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What is a dominant disease?

Dominant diseases, also known as autosomal dominant disorders, can be caused by only one copy of a gene with a DNA mutation. If one parent has a disease, each child has a 50% chance of inheriting the mutated gene.

How is a dominant disease inherited?

A dominant disease is typically inherited when at least one gene that has the DNA mutation from either the mother, father, or both is passed down to the child. If one parent has a dominant disease each child has a 50% chance of inheriting the mutated gene. Less commonly, a DNA dominant disease is inherited when the DNA mutation occurs at the time of conception within the embryo. 

How can you tell the difference between a dominant and recessive disease?

If at least one parent, either the mother or father, has the trait or phenotype it is typically considered a dominant trait. If neither parent has the trait or phenotype it is typically a recessive trait.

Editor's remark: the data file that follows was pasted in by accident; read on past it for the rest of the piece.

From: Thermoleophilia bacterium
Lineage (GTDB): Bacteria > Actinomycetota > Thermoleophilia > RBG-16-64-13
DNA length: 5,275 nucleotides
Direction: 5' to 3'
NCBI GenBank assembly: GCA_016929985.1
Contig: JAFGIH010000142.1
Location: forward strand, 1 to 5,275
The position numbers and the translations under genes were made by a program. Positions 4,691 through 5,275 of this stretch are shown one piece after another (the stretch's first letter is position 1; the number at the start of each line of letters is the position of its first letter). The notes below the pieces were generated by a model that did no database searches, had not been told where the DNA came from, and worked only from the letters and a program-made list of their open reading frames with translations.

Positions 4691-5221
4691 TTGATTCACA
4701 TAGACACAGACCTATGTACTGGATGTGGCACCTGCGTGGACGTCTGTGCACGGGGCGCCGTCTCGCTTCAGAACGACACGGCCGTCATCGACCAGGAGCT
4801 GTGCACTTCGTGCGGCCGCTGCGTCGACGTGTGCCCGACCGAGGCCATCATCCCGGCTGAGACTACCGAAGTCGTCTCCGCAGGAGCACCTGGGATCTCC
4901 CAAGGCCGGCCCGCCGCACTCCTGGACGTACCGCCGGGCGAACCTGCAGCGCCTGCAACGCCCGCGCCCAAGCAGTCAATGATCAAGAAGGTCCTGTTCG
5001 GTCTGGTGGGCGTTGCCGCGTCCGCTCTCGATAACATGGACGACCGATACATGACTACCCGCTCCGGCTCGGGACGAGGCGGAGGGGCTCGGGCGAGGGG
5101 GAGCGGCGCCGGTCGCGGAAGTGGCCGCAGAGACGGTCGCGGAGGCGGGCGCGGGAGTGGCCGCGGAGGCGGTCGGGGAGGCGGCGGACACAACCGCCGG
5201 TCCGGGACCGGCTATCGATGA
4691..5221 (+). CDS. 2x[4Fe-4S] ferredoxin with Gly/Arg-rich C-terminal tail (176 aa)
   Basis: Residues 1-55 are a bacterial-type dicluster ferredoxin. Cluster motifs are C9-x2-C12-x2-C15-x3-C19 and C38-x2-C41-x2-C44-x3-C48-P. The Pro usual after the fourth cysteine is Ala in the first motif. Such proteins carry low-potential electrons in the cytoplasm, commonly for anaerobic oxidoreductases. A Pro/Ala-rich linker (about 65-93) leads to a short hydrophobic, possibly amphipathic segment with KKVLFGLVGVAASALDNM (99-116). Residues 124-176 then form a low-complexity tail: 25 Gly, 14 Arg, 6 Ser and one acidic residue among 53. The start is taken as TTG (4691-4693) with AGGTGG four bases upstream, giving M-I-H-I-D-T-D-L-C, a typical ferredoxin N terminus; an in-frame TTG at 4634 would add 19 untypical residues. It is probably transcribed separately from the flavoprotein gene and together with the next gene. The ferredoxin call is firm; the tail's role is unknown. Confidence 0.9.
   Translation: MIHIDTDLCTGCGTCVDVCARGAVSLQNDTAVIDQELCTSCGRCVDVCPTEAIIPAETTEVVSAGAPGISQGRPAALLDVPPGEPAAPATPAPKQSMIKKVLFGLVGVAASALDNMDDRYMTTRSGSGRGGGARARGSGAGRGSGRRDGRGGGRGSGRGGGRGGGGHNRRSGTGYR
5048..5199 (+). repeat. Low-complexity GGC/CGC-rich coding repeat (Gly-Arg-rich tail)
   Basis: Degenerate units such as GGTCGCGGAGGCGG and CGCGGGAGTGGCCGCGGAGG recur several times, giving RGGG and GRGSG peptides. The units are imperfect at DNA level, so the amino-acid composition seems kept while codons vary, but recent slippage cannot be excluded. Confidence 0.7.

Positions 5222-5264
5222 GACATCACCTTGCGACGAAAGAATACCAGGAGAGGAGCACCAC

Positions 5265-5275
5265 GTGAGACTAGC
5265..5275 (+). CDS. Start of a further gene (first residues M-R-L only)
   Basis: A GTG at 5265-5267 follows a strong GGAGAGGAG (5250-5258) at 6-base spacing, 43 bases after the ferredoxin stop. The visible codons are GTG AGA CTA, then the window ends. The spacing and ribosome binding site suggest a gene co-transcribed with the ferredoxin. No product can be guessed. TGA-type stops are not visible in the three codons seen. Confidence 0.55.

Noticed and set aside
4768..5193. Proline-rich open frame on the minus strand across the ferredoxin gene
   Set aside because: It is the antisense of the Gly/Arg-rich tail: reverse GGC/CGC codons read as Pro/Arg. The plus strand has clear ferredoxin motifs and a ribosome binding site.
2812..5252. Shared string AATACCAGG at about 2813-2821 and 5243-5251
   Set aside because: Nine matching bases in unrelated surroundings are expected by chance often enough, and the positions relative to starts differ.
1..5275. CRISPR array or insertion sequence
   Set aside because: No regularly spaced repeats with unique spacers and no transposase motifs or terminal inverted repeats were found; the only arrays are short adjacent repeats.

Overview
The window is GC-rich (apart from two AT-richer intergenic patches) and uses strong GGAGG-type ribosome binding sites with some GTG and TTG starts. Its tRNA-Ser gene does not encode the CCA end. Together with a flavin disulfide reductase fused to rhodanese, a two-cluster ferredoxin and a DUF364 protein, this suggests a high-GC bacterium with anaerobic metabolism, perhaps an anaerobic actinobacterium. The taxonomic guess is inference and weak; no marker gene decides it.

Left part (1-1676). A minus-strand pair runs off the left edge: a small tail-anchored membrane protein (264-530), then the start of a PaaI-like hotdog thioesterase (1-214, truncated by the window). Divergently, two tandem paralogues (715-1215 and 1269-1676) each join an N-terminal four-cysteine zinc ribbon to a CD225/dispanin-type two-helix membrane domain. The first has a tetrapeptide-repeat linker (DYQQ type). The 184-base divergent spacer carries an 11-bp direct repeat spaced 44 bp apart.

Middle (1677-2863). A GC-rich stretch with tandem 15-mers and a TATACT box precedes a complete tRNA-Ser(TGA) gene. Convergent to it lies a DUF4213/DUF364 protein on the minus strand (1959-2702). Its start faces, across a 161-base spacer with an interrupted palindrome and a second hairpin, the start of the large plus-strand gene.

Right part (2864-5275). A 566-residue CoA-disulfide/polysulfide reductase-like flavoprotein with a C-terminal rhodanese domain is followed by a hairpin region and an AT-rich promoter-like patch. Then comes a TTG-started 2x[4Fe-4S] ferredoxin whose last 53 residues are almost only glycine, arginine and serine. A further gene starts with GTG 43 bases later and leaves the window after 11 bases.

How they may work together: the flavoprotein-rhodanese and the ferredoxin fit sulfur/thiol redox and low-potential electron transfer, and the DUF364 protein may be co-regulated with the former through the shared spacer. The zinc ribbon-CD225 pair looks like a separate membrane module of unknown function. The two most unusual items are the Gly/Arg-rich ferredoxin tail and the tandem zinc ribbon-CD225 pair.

What are examples of a dominant disease?

An example of a dominant disease, also known as an autosomal dominant disorder, is Huntington’s disease — a disease that affects the nervous system. A person only needs to inherit one copy of the gene that encodes the mutation, from either their mother or their father. 

Learn more about Dominant Disease:

Photo of Kristin Ricklefs-Johnson

Medically reviewed by:

Kristin Ricklefs-Johnson, Ph.D., RD

Kristin is an RDN who also earned her Ph.D. in Nutrition from Arizona State University with an emphasis on insulin resistance, lipid metabolism disorders, and obesity. She completed her post-doctoral fellowship at Mayo Clinic where she focused on nutrition-related proteomic and metabolic research. Her interests include understanding the exact mechanism of action of various genetic variations underlying individual predispositions to nutrition-related health outcomes. Her goal is to help all individuals prevent chronic diseases and achieve long, healthy lives through eating well.

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